Saturday, 16 October, 2021
E-paper

Check police abuse

Check police abuse

The angry outburst of a ridesharing biker which led him to set his motorbike on fire allegedly in protest of repeated police harassment is just the tip of the iceberg of police abuse on roads. Just a couple of days ago covered van drivers had called for a strike protesting police harassment on roads for bribes. It is an open secret that undue tolls are being raised from all kinds of transports including goods-laden tracks, passenger buses, and easy bikes by a section of unscrupulous police personnel. In case of non-payment of extortion, cases are filed against the drivers.

Armed with this legal protection the police can arrest and harass anyone they fancy without any obligation to give justification or prove guilt. In most cases no convincing reason for the arrest are given and their authoritative power are frequently abused for harassment and extortion. Victims are mostly poor drivers or small traders, that is, common people. This has been going on for years and is believed to be a potent cause for hikes in prices of essential commodities and transport fares. Of late this kind of abuse, like many other abuses of the police, seems to be intensifying. From time to time we see wholesale arrests are made with the sole purpose of taking graft.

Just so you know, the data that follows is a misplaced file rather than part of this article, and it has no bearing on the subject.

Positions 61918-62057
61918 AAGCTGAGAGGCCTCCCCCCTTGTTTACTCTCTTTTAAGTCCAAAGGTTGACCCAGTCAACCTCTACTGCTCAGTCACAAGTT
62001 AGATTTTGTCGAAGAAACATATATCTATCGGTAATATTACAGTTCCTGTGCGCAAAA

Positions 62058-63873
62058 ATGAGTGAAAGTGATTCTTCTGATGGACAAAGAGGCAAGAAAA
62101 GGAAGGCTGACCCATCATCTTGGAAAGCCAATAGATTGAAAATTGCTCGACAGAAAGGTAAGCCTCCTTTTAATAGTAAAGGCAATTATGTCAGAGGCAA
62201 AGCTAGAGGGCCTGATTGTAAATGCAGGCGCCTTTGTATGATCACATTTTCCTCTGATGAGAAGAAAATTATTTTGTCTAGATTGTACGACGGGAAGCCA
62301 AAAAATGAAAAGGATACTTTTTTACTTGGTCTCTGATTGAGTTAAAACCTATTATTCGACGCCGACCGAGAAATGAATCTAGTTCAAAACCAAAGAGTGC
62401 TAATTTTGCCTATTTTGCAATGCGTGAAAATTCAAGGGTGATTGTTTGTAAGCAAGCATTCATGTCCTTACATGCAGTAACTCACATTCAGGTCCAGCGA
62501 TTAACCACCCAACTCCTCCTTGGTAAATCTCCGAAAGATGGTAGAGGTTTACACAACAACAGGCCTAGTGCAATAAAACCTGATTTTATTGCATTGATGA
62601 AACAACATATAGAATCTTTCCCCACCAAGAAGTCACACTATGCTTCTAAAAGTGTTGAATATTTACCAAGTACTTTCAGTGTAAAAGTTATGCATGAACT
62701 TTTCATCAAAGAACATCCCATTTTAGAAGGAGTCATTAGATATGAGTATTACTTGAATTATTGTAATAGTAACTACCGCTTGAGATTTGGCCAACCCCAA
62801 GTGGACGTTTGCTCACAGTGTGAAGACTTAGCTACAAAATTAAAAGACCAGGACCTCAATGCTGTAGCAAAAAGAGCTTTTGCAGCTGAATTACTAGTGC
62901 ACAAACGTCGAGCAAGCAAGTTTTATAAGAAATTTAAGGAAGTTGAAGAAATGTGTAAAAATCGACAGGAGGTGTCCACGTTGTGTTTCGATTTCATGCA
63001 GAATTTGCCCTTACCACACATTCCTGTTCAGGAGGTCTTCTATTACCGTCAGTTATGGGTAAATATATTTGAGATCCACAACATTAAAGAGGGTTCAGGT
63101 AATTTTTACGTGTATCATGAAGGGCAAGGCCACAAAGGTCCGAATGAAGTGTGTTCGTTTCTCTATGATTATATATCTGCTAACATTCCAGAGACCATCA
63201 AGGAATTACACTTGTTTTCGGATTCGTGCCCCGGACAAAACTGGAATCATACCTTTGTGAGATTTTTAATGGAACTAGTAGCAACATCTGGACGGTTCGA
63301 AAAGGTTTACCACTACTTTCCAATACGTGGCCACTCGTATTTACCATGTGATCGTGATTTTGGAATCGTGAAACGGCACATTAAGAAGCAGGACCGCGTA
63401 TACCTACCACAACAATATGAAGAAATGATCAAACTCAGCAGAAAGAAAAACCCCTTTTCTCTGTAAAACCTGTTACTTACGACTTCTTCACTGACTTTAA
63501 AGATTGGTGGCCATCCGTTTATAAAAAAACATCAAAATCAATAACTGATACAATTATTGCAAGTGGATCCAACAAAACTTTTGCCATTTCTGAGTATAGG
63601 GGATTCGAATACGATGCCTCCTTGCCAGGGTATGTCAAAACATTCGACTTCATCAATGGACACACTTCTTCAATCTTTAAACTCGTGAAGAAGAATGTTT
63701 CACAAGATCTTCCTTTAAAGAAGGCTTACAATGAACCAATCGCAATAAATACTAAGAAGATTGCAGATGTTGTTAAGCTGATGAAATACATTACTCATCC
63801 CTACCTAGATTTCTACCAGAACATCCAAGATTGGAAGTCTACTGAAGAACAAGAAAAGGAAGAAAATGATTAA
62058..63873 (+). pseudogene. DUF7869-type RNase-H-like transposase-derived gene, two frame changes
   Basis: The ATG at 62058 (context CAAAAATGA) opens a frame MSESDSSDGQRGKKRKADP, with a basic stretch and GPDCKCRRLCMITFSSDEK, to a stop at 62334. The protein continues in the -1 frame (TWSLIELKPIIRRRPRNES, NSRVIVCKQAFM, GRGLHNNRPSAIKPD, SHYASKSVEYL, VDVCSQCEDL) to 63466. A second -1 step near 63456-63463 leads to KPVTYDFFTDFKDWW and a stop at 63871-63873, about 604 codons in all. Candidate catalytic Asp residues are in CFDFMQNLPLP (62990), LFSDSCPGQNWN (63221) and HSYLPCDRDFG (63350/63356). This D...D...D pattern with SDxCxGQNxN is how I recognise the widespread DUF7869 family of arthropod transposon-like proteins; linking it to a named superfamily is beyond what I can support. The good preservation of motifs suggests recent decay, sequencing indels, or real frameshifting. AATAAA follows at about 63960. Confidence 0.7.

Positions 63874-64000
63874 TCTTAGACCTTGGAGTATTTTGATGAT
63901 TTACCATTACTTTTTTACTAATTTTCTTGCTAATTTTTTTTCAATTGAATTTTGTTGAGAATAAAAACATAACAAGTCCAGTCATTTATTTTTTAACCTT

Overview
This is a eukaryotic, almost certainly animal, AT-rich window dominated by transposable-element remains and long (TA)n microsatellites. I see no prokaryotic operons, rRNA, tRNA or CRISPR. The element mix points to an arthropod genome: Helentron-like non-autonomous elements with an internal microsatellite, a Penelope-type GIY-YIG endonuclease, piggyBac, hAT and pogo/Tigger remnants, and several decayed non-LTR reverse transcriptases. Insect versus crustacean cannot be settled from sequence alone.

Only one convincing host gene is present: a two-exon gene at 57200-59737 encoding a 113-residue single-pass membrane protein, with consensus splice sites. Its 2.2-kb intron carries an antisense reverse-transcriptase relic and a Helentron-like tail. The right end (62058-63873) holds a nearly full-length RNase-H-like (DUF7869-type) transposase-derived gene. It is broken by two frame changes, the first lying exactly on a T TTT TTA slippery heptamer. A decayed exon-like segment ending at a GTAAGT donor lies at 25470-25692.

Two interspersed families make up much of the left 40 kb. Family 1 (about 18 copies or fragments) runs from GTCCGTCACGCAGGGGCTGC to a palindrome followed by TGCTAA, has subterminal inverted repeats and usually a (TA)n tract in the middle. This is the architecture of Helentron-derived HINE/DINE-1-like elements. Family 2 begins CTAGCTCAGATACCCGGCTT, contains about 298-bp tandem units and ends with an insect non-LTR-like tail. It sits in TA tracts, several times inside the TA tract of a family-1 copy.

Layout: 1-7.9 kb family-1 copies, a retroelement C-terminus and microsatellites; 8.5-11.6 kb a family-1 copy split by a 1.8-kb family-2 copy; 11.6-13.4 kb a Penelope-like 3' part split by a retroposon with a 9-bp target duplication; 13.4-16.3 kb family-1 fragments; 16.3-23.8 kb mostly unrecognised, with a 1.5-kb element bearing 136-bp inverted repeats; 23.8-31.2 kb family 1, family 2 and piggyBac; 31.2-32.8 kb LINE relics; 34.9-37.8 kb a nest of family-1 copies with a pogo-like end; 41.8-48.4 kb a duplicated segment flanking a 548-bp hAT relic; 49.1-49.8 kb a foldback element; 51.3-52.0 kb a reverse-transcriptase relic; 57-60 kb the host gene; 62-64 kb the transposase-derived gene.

Every year on police week we hear some rhetoric about making police the friend of the people. But in reality various kinds of police excesses have been going on for long, making its public image as forbidding as it is. The way common people are harassed every day goes to show that the police are a law unto themselves.  And as long as no effective reform measures are taken, the helpless public can do little else than tolerating the police misdeeds with abhor and disgust. Alternatively, more people might resort to self-demolition or immolation of their properties or even themselves out of sheer frustration. We hope against hope that the way the ridesharing biker protested will serve as a wakeup call for the authorities concerned.